Millennials haven’t inherited the best batch of goods from baby boomers. They got a housing crisis, a shaky job market, and some enormous student loans. But until recently, viral hepatitis was the burden of boomers alone to bear. Now, millennials are also facing an outbreak of Hepatitis C Virus (HCV). California’s Department of Public Health says newly reported HCV infections increased 55 percent among men aged 20-to-29, from 2007 to 2015. Among women in the same age group the increase was 37 percent.
Viral hepatitis is often thought of as a disease of baby boomers. Since Hepatitis C wasn’t screened out of the blood supply until 1992, it’s been mostly older populations who are affected. But California is now seeing a spike in new HCV infections in millennials. With existing money tight and future funding uncertain to test and treat hepatitis, the observed increase could be just the tip of the iceberg.

California is ‘hiring extensively’ as recreational marijuana approaches

from Desert Sun

California is staffing up for the regulation of recreational marijuana. The state is seeking at least 175 employees in the Bureau of Cannabis Control, the CalCannabis Cultivation Licensing office and the California Department of Public Health. Those three agencies split the responsibilities of regulating recreational marijuana, which California voters approved in November 2016. A spokesperson for the Department of Public Health said the 2017-2018 budget created 50 new positions in cannabis regulation, which they aim to fill by January.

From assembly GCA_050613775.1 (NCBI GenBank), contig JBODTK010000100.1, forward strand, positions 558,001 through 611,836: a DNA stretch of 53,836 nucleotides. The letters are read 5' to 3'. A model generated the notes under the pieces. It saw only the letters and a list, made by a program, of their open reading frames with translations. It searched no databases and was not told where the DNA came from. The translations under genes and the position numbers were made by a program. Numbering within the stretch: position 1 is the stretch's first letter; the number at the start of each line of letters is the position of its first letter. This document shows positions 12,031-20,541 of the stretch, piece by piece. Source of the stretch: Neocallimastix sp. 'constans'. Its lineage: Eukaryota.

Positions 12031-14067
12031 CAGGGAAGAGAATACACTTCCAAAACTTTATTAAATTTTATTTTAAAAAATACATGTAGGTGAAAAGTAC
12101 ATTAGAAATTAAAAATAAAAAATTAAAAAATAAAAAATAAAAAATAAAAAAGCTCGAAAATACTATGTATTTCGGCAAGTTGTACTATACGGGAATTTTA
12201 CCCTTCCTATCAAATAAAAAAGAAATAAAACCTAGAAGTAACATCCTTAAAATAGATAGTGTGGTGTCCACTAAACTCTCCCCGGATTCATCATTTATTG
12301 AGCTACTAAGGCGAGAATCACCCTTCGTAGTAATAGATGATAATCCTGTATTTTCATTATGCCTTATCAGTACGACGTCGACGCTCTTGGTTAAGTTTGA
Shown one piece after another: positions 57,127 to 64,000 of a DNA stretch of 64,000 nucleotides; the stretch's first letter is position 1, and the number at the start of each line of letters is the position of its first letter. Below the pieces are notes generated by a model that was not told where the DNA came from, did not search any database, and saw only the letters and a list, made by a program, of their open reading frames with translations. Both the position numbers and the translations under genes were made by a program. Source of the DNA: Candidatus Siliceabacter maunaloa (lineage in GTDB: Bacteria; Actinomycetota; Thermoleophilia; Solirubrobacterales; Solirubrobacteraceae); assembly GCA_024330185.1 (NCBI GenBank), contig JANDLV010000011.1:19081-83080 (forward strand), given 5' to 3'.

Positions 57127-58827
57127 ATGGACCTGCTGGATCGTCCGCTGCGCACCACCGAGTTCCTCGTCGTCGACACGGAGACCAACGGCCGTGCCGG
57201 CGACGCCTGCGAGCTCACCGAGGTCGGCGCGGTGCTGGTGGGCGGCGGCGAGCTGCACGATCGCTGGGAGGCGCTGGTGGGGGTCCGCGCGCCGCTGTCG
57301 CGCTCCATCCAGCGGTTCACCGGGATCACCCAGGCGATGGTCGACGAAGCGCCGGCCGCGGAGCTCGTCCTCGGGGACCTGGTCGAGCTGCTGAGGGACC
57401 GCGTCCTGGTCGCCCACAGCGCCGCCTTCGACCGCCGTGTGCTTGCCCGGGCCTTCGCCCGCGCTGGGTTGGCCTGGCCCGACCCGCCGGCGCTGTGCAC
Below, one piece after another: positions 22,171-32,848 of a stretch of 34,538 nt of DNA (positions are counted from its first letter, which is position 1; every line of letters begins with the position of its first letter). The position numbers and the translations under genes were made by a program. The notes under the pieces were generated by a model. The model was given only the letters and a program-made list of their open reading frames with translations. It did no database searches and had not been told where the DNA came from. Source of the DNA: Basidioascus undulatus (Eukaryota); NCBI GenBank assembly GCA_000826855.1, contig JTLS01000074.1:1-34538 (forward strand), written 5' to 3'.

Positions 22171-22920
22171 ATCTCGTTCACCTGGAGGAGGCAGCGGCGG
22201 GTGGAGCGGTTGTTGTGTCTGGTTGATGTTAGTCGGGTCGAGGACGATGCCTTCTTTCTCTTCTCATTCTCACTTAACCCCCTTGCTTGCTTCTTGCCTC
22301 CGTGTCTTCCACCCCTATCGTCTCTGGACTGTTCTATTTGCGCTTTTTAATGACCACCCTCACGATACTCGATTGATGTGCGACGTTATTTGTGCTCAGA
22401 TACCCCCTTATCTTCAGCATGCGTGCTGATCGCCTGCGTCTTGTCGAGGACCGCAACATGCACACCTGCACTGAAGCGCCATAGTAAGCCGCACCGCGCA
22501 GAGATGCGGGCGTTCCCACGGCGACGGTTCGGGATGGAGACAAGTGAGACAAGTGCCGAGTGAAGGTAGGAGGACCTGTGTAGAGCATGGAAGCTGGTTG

Protecting Oil/Gas Extraction Workers from Hazards

from Sun News

The National Institute for Occupational Safety and Health (NIOSH) and the California Department of Public Health, Occupational Health Branch (CDPH-OHB), recently released a video to help protect oil and gas extraction workers from the hazards they face when measuring oil storage tanks. The video, Protecting Oil and Gas Workers from Hydrocarbon Gases and Vapors, weaves together a narrative of the health and safety risks involved with this activity, and how employers and workers can reduce injuries and fatalities from exposure to toxic gases and oxygen-deficient atmospheres.